Day: June 28, 2020

Obamacare Faces Unprecedented Test as Economy Sinks

So Ms. Childers, 30, signed up for Cobra, which lets laid-off workers stay on their former employer’s health plan for 18 months under federal law, but requires them to pay the full cost unless the employer chooses to help. She is paying $560 a month — substantially more than a subsidized plan would cost at her income level, and an amount she will not be able to afford for long. She has several autoimmune conditions, and without insurance, would owe at least $3,000 a month just for her oral medications; she also gets regular infusions that cost even more.

“If my unemployment runs out and I don’t have a job,” she said, “I don’t know what I’ll do.”

In contrast, most of the 13 states that operate their own A.C.A. marketplaces not only opened enrollment to everyone during the pandemic, but worked hard to publicize the option. In California, where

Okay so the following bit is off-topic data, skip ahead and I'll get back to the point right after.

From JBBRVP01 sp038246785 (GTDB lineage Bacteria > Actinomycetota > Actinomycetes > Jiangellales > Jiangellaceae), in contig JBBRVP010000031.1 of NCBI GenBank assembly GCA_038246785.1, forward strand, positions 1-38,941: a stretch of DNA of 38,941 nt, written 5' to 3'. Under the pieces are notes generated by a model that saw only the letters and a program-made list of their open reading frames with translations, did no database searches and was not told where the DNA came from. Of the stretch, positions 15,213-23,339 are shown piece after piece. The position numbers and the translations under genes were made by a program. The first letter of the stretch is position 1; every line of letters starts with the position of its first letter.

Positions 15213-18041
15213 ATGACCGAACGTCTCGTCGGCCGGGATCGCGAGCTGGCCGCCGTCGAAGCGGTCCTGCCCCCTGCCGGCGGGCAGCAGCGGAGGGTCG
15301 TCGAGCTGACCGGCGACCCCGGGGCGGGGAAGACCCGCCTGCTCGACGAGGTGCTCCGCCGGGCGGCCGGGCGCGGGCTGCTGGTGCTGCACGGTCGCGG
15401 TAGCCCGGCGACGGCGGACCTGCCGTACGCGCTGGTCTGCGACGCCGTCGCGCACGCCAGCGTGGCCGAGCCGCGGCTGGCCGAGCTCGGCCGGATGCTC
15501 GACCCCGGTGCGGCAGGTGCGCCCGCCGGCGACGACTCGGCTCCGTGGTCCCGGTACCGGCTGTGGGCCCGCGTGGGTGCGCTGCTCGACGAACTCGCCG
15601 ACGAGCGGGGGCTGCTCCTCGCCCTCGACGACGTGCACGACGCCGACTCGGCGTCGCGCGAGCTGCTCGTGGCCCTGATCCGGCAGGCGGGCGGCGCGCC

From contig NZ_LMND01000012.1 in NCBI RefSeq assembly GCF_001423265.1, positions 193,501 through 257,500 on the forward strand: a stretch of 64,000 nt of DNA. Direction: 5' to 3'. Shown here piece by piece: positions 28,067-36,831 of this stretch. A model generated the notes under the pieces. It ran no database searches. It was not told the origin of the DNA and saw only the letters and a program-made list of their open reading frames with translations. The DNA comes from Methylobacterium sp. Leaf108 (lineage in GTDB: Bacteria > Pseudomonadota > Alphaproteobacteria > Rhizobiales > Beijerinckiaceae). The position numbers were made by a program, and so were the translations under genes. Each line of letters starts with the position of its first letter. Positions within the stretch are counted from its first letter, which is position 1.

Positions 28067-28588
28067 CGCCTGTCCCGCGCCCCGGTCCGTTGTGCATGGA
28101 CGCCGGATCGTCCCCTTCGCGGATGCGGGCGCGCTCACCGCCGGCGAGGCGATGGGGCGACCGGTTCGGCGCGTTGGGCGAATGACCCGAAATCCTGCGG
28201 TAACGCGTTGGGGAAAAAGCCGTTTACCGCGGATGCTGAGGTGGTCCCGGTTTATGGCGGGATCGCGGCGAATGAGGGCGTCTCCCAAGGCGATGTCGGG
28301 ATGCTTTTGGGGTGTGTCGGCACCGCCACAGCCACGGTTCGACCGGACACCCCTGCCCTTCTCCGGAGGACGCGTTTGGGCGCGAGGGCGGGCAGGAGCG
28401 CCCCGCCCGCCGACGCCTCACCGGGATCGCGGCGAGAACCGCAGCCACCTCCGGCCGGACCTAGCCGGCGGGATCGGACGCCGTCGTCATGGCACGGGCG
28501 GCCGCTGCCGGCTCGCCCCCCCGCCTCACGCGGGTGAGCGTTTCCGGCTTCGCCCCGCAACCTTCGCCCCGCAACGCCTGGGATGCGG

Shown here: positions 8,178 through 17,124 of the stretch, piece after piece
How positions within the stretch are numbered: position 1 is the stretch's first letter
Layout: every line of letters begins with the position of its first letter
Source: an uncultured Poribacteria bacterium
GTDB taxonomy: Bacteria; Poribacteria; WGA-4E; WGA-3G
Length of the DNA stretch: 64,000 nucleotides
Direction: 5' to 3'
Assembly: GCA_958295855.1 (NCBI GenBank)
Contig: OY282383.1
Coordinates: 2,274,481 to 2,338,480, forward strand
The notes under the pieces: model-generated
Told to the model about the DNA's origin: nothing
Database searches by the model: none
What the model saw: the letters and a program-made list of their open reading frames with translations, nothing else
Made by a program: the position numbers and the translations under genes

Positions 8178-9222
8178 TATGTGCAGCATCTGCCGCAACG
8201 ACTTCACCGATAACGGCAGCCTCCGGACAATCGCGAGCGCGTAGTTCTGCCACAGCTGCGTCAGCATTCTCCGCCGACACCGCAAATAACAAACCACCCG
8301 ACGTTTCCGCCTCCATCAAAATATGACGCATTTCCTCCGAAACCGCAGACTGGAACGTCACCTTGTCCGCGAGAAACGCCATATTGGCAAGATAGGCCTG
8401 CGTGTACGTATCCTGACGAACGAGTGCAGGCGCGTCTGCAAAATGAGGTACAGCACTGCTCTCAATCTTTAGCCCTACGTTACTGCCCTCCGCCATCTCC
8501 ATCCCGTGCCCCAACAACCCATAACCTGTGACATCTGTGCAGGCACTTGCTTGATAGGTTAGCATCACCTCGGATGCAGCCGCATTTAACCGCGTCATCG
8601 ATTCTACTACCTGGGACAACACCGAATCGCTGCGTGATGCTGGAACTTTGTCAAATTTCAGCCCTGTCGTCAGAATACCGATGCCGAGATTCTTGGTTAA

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Going Up? Not So Fast: Strict New Rules to Govern Elevator Culture

Kiss the elevator pitch goodbye — at least if it takes place in an elevator.

Change is coming to the daily vertical commute, as workers begin to return to tall office buildings in New York and other cities. The elevator ride, a previously unremarkable 90 or so seconds, has become a daunting puzzler in the calculus of how to bring people back to work safely after the coronavirus pandemic kept them home for months.

Employers and building managers are drafting strict rules for going up: severe limits on the number of riders (four seems to be the new magic number), designated standing spots to maximize social distance, mandatory masks, required forward-facing positions — and no talking.

Some companies are hiring “elevator consultants” to figure how best to get thousands of people to their desks, balancing risk of elevator density against a potential logjam as riders wait — at least six

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